A U.S. official who is taking part in the investigation said that intelligence collected on the hacking of Democratic National Committee (DNC) emails released by Wikileaks on Friday "indicates beyond a reasonable doubt that it originated in Russia."
The timing on the eve of Clinton's formal nomination this week for the Nov. 8 presidential election has raised questions about whether
“Certainly Russia has become a master at manipulating information for their strategic goals: Witness the information bubble they have created for their threatening behavior in the Crimea, the Ukraine and elsewhere," said former CIA and National Security Agency director Michael Hayden. "A step like this, however, would be really upping their game."
The emails showed that DNC officials explored ways to undermine U.S. Senator Bernie Sanders' presidential campaign against Clinton and raised questions about whether Sanders, who is Jewish, was really an atheist.
The disclosures confirmed Sanders' frequent charge that the party played favorites against him and clouded a party convention Clinton hoped would signal unity, not division.
Two U.S. intelligence officials, speaking on condition of anonymity, said the hack could be part of a broader campaign by Russian President Vladimir Putin to push back against what he thinks is an effort by the European Union and NATO, a military alliance of European and North American democracies, to encircle and weaken Russia.
One of the officials called the fear "a hangover" from Putin's service in the KGB, the Soviet intelligence agency.
"Time and again, we're seeing
Despite Clinton's short-lived attempt as secretary of state to "reset" U.S.-Russian relations after U.S. President Barack Obama took office in 2009, the leaked emails could damage a candidate the Kremlin may consider hostile and benefit her opponent, who has been friendlier.
Putin accused Clinton of stirring up protests against his rule after a December 2011 Russian parliamentary election that was marred by allegations of fraud, saying she had encouraged "mercenary" Kremlin foes by criticizing the vote.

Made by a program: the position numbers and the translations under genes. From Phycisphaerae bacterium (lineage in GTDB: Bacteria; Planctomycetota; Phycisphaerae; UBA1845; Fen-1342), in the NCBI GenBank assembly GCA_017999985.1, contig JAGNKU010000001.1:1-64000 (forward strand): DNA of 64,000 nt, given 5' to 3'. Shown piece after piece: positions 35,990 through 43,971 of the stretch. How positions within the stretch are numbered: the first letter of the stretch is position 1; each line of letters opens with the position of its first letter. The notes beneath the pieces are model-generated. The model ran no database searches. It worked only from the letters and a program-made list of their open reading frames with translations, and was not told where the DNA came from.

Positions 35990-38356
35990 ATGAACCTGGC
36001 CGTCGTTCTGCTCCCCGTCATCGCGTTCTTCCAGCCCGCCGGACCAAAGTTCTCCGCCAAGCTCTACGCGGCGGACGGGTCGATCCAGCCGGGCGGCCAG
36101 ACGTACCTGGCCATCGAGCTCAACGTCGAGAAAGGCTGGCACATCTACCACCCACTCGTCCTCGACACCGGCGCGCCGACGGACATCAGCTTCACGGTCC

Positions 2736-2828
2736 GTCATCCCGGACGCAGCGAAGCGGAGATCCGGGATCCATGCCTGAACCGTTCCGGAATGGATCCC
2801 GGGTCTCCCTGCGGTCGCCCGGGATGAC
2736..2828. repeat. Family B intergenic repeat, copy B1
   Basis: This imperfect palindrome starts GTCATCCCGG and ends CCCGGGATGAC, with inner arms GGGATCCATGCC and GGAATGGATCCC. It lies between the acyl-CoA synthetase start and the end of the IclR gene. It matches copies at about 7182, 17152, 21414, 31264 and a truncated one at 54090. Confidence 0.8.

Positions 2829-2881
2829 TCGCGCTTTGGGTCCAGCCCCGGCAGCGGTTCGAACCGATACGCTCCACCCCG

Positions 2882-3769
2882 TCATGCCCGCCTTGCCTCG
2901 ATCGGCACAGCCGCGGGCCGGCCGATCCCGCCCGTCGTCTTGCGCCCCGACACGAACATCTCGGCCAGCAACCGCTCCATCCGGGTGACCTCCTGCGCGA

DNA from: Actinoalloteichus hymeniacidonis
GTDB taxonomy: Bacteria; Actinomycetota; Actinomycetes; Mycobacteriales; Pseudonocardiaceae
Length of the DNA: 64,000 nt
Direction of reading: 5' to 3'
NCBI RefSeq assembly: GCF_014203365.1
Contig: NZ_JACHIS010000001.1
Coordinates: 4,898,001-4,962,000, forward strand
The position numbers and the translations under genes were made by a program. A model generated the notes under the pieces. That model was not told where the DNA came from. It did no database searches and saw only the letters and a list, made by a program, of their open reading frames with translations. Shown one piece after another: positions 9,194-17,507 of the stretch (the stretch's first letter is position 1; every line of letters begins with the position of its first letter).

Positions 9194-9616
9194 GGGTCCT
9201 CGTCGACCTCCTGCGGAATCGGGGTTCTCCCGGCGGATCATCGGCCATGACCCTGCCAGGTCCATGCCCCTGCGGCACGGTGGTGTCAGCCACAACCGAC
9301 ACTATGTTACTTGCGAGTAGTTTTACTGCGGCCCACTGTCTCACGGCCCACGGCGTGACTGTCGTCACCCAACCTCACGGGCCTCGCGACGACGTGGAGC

"She set the tone for some opposition activists, gave them a signal, they heard this signal and started active work," Putin told supporters.
Asked about claims that Russian intelligence had hacked the DNC to obtain the emails, Wikileaks founder Julian Assange told NBC News' Richard Engel "there is no proof of that whatsoever" and said "this is a diversion" pushed by the Clinton campaign.
TRUMP'S WARMER TONEAnalysts said
"It’s a gross oversimplification to suggest that the Russian government is all-in for Donald Trump," said Andrew Weiss, a
The Russian leader may well have been encouraged by Trump's comments to The New York Times last week that with him in the White House, NATO might not automatically defend the Baltic states that were once a part of the Russian-led Soviet Union.
Despite public Trump-Putin exchanges of praise, Eugene Rumer, a former national intelligence officer for
"We can say with some degree of confidence that they don’t like Hillary,” Rumer said. “It’s less clear that they like Trump, although over the years the Russians have said they prefer to deal with the Republicans – (that) they are kind of hard-line but they can do deals."
A diplomat with experience working on
“Messing with her like this now puts her on notice that these are tough guys that she’s got to be really careful with,” said the diplomat, who spoke on condition of anonymity.
"In addition to countering the U.S. narrative that the Russian government is a corrupt oligarchy, leaking these emails fits rather conveniently with Trump's charges about a rigged system and 'crooked Hillary'," said the official, who spoke on condition of anonymity to discuss domestic politics.
(Reporting by Mark Hosenball, Arshad Mohammed and John Walcott.; Additional reporting by Jonathan Landay; Writing by Arshad Mohammed; Editing by John Walcott and Howard Goller)